Is There a Constitutional Right to Smoke in the Park?
Last week a federal appeals court rejected a constitutional challenge to an outdoor smoking ban in Clayton, Missouri, ruling that inhaling tobacco combustion products in public parks does not qualify as a "fundamental right."
Last week a federal appeals court rejected a constitutional challenge to an outdoor smoking ban in Clayton, Missouri, ruling that inhaling tobacco combustion products in public parks does not qualify as a "fundamental right." I tend to agree, although I am sympathetic to smokers facing unjustified restrictions on their freedom (the subject of my first book).
Arthur Gallagher, a Clayton resident who "regularly uses the City's parks and 'ecstatically enjoys smoking tobacco products while doing so,'" argued that the ban violates the 14th Amendment because it is not "narrowly tailored to serve a compelling state interest," as required for restrictions on fundamental rights under substantive due process analysis. The U.S. Court of Appeals for the 8th Circuit concluded that "Gallagher has failed adequately to demonstrate how the Ordinance would so threaten liberty or justice as to trigger strict scrutiny under the Due Process Clause of the Fourteenth Amendment." Although the Supreme Court has recognized a right to "bodily integrity" and a right to engage in certain "personal activities and decisions," the 8th Circuit said, "the alleged right to smoke in public is not so deeply rooted in the Nation's history and tradition, and it is not implicit in the concept of ordered liberty."
The court also did not buy Gallagher's alternative argument that the ordinance should be subject to "intermediate scrutiny" because "smokers are a quasi-suspect class due to discrimination and second class categorization." That left "rational basis" review, a standard so deferential that it virtually guarantees a challenged law will be upheld. Gallagher argued that the risk to bystanders from secondhand smoke in the open air is negligible and therefore cannot be considered a rational basis for Clayton's ordinance, which applies to "any property or premises owned or leased for use by the City of Clayton, including buildings, grounds, parks, [and] playgrounds." The city's Board of Alderman justified the ban on outdoor smoking by citing, among other things, Surgeon General Richard Carmona's 2006 declaration that "there is no risk-free level of exposure to secondhand smoke"—which, as I pointed out at the time, is a more akin to a religious belief than a scientific statement. But that does not matter, according to the 8th Circuit, because the city's aldermen did not need any evidence to support their belief that outdoor tobacco smoke poses a hazard:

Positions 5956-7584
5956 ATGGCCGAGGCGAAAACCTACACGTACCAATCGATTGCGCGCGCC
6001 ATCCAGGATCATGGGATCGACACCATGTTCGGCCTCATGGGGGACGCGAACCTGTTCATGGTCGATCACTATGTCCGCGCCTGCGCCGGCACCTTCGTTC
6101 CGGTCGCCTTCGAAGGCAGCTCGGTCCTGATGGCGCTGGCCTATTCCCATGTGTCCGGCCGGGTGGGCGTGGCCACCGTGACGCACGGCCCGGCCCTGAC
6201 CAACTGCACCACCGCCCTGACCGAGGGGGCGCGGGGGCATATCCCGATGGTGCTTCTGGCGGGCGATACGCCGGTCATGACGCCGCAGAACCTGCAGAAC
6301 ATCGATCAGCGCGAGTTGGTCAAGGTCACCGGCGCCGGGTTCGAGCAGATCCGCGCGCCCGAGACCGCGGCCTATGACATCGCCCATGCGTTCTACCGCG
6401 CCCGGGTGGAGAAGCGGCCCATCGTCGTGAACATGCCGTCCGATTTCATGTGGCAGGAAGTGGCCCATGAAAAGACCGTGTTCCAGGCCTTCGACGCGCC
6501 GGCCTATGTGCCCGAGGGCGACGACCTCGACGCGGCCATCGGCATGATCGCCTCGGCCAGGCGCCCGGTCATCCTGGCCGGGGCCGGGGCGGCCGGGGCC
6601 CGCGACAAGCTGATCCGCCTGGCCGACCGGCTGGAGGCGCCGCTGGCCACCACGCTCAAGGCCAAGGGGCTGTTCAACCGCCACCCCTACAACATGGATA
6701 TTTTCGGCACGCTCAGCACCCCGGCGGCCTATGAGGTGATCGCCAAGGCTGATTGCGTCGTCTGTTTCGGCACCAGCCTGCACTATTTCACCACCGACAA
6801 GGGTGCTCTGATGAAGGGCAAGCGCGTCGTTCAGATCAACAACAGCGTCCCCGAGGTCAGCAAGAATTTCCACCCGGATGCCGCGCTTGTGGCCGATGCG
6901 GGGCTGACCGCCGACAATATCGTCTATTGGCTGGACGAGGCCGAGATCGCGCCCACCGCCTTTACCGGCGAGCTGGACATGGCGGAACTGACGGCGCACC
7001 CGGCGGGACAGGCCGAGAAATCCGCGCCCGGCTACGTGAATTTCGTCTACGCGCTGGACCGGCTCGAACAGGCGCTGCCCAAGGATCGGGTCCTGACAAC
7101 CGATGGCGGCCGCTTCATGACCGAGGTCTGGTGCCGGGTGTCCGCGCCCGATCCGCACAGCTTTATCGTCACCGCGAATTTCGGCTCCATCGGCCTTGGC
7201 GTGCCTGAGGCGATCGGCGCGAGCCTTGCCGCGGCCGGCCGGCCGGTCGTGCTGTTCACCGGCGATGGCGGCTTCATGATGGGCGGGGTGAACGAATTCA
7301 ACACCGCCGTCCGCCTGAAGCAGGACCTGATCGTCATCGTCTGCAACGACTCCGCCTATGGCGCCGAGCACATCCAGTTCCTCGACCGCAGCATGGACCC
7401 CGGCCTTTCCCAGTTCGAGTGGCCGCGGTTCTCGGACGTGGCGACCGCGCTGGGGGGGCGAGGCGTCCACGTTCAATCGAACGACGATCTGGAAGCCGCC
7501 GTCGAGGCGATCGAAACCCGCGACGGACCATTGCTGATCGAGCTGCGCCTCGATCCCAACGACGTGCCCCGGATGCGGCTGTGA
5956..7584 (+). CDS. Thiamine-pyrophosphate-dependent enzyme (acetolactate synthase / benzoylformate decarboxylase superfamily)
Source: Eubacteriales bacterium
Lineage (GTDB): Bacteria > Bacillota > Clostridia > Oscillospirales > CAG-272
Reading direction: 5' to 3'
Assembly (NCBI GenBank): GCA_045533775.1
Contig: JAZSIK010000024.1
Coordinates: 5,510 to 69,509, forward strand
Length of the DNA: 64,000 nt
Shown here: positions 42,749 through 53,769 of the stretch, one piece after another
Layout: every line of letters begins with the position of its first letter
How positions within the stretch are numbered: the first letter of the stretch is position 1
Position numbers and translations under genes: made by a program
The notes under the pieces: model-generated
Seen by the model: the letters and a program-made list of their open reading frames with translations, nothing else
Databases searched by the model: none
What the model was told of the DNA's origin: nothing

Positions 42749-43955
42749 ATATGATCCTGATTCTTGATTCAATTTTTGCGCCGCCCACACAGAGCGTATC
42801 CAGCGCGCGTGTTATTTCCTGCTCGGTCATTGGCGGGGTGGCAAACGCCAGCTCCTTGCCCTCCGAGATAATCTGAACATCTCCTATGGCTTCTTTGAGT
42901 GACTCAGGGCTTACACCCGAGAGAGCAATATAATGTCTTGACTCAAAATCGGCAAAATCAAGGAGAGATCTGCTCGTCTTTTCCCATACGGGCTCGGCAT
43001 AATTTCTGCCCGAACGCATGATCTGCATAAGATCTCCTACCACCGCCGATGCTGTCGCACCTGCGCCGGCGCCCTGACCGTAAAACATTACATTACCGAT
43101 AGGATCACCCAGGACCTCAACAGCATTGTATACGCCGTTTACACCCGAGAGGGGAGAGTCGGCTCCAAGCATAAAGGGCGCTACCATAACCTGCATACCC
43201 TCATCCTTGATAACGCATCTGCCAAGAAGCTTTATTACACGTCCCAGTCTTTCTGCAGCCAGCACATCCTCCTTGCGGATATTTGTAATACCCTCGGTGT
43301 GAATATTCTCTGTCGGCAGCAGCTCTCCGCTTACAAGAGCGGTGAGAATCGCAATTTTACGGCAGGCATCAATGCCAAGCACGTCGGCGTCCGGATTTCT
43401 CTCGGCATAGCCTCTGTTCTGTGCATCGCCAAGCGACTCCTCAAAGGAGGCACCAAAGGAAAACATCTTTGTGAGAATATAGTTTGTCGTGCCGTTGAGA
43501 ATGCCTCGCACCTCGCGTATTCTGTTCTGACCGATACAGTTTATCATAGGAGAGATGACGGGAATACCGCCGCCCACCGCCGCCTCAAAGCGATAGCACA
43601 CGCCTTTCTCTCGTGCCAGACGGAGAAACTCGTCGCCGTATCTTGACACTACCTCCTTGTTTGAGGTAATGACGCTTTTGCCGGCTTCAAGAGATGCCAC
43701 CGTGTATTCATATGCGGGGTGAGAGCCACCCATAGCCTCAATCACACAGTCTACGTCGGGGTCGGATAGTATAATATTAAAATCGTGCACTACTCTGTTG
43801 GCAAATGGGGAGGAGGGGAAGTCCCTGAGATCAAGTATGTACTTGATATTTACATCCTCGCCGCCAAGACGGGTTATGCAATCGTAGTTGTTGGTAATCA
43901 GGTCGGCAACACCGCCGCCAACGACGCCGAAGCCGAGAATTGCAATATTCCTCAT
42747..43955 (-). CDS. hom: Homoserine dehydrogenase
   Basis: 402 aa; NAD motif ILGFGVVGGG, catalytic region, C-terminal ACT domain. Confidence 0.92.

Although the Board could have engaged in "rational speculation unsupported by evidence or empirical data" that outdoor secondhand smoke exposure harms health, the Board went further and relied on reports that "could…reasonably be conceived to be true." We need not determine whether outdoor secondhand smoke exposure actually causes harm. Because the City reasonably could believe this to be true, the Ordinance survives rational basis review.
That gives you a sense of how demanding the "rational basis" test is.
I agree with Gallagher that the city's ordinance goes too far, especially given the dearth of evidence that his smoking in the park would endanger anyone's health. But I find government-imposed restrictions on smoking in privately owned indoor spaces such as bars and restaurants much more troubling than rules against smoking in publicly owned outdoor spaces. In the former case, the government is telling people how to use their own property, while in the latter case it is managing public property on behalf of taxpayers, who include smokers as well as nonsmokers. In this case the city did not balance the interests of those two groups very well (or at all, really), but that does not mean the Constitution requires it to try again.